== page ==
• Want to take a shower? We have a hot water heater, but it takes some planning (and power) to get things heated up. Let GnT know that you’d like to take a shower at some point during the day and we’re happy to make it happen!

Felicita’s eccentricities:

  • Please turn handles up or down when opening and closing doors, don’t just slam. It’s easier on the springs inside the handle mechanisms.
  • The fridge opens from the top and the front. Engage the handle on the front when closing, otherwise you’ll think the door is closed, but it’s not.
  • Be gentle with the enclosure zippers and snaps. If a zipper is jammed, ask GnT for help. Don’t pull the snaps from far away. Rather, unsnap each snap by sliding your hand close to the snap and then un-snap one-at-a-time (ask GnT if this does not make sense).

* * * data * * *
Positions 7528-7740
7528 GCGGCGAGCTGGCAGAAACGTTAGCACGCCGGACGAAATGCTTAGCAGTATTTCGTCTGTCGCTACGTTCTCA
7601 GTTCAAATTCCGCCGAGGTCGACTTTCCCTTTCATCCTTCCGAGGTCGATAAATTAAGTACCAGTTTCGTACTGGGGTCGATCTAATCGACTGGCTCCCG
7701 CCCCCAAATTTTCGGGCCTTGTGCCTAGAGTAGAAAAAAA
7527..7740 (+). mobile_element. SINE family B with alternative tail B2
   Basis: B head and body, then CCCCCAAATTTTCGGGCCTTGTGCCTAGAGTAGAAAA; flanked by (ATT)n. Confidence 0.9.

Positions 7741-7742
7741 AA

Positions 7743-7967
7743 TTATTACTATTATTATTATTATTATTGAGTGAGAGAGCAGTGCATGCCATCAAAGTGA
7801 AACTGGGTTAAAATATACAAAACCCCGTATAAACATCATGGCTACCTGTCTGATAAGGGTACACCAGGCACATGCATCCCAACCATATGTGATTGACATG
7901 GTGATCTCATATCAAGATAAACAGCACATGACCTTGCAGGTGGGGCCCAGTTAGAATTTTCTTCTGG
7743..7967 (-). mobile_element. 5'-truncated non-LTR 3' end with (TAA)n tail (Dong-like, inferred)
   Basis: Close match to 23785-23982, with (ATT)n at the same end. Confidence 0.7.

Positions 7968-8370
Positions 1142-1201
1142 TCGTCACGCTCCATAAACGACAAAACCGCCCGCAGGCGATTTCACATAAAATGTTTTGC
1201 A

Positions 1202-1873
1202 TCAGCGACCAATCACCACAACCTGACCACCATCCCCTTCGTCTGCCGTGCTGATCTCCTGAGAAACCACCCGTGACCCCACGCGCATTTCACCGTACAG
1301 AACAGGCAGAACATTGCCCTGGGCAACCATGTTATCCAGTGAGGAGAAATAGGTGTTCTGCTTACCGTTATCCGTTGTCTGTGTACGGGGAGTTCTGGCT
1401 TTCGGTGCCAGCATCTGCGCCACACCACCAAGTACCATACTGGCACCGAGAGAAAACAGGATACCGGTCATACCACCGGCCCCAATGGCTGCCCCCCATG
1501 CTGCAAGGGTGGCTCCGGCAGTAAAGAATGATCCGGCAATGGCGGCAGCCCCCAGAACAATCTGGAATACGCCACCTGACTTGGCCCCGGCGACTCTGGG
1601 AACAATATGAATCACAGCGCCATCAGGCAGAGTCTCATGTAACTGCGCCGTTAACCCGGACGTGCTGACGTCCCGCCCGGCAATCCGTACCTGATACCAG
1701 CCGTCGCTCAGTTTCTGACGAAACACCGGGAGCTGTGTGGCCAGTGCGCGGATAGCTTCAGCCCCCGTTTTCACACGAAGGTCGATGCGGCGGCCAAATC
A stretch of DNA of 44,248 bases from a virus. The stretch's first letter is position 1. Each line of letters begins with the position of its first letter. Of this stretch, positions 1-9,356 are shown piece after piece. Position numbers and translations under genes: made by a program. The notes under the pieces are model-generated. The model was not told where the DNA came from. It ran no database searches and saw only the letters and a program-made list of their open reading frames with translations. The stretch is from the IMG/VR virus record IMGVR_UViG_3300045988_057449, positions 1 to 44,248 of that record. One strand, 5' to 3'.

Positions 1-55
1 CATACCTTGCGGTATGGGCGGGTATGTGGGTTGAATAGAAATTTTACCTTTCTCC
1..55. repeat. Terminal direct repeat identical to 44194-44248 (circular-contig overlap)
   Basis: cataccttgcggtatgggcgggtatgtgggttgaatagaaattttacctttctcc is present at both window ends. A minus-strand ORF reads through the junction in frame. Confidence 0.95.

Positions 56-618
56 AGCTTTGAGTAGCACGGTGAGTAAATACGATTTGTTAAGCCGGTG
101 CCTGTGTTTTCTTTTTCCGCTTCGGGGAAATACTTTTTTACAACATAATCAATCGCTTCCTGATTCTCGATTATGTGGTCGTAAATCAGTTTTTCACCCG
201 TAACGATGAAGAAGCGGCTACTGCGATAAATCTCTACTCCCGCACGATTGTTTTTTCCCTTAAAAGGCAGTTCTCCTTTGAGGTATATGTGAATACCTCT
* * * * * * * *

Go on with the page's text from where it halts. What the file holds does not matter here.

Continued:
• Communication is required. The shower stall is kind of small for drying off without getting your towel all wet from the actual shower. We like to step into the main living space to dry off, but that means everyone on the boat needs to know that there is an impending birthday suit situation and make themselves scarce for a few minutes.

Toilet training

We’ll give you a tutorial (not a demonstration), but here’s the skinny:

  • ALL PAPER goes into the trash can.
  • Dudes sit. ALWAYS. No exceptions—it’s all about the angle into the pee tank.
  • When you do a #2, open the poop hole. Do your business. Close the poop hole (best not to look). Crank the handle 15-20 times (only crank after the poop hole is closed).